93% Of German Companies Believe Spain’s Economic Situation Is Good Or Satisfactory

German companies in spainGerman companies in spain

More than 93% of German companies believe that the economic situation in Spain is ‘good’ or ‘satisfactory’, 25 points higher than two years ago, as reported by Reuters. This is according to the bi-yearly survey “German Companies in Spain” published this Thursday and prepared by the German Chamber of Commerce for Spain in collaboration with the IESE Business School. Specifically, 65.13% of these companies consider the economic situation in Spain is ‘satisfactory’ and 28.1% consider it’s ‘good’, compared with 6.67% who see the situation as negative. In the survey done in 2016, the percentages of ‘good’, ‘satisfactory’ and ‘bad’ were 7.31%, 60.27% and 32.42% respectively. According to the report, the substantial improvement in the evaluation of the current economic situation in Spain is accompanied by an increase in positive expectations looking ahead to the next two years. So almost 57% of these companies expect the economy to improve in 2018, and slightly more so in 2019.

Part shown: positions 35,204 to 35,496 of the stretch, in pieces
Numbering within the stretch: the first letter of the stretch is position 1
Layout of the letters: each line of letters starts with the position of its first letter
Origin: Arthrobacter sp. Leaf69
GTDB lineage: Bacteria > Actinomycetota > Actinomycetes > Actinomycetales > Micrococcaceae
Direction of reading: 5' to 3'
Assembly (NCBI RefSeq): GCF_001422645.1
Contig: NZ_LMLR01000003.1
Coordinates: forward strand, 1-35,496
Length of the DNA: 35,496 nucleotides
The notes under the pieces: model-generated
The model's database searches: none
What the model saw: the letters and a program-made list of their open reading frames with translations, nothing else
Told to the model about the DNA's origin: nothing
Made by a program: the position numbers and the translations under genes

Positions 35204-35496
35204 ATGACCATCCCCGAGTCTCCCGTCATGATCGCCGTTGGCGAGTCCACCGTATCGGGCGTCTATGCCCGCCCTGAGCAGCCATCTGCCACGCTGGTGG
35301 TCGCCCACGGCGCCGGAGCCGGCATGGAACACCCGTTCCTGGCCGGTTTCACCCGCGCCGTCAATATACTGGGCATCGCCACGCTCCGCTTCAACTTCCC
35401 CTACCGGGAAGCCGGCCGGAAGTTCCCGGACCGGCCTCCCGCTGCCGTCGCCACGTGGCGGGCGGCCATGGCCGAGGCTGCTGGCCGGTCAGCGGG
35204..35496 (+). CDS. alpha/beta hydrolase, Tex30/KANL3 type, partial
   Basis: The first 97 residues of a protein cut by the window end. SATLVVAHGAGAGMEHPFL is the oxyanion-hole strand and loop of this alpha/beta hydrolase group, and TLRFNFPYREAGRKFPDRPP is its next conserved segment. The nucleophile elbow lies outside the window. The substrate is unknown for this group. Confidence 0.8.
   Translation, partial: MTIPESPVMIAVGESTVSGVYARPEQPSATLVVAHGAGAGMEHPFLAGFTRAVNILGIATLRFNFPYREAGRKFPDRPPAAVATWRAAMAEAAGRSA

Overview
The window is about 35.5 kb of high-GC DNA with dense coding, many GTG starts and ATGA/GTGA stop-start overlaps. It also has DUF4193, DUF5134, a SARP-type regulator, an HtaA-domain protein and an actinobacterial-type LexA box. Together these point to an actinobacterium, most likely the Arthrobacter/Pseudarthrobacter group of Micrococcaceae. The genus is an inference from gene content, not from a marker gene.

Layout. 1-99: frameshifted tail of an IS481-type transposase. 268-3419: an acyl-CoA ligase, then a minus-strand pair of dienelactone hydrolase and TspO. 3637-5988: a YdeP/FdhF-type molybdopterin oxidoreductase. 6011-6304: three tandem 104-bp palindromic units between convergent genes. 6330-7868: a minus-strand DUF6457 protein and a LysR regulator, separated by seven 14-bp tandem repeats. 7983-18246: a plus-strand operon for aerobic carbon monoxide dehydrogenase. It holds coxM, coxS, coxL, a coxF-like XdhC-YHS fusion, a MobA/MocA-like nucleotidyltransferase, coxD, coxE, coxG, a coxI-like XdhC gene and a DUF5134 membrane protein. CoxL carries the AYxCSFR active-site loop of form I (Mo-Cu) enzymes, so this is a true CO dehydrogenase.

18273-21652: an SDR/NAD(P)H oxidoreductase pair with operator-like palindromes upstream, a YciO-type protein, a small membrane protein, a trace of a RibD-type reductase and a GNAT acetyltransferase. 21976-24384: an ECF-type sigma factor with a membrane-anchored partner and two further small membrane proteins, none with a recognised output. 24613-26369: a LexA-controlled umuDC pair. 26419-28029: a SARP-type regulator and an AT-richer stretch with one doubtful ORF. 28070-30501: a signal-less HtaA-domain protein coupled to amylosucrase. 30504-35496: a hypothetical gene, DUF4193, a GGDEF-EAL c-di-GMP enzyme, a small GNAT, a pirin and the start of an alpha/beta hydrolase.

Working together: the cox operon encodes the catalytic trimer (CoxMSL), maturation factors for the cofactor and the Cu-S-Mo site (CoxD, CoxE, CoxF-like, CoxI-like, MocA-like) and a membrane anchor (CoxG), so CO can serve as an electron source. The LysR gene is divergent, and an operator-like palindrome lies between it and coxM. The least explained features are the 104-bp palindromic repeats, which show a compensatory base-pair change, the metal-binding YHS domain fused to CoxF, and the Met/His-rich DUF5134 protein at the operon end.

Depending on their activity, 90.6% of the companies are satisfied with their results in this period, beating the 86% in the previous survey and reaching levels prior to the start of the economic crisis.

Education and regulation, areas which need improvement 

That said, German companies in Spain are very critical of some aspects related to education, regulation in the energy sector and institutional factors, according to their evaluation of competitiveness and development. Specifically, in these aspects there is a significant difference between the importance given to them and the level of satisfaction. The areas with room for improvement are political stability, how the law functions in the rest of the Administration, market unity and energy costs. This is what the managing director of the German Chamber of Commerce Walther von Plettenberg has said, saying that the political situation in Spain “is worrying, particularly in Catalonia,” “evidence which is impossible to deny.” Added to that, the lack of consensus over the Budget, has led the director of the institution to express concern about the investment climate in Spain.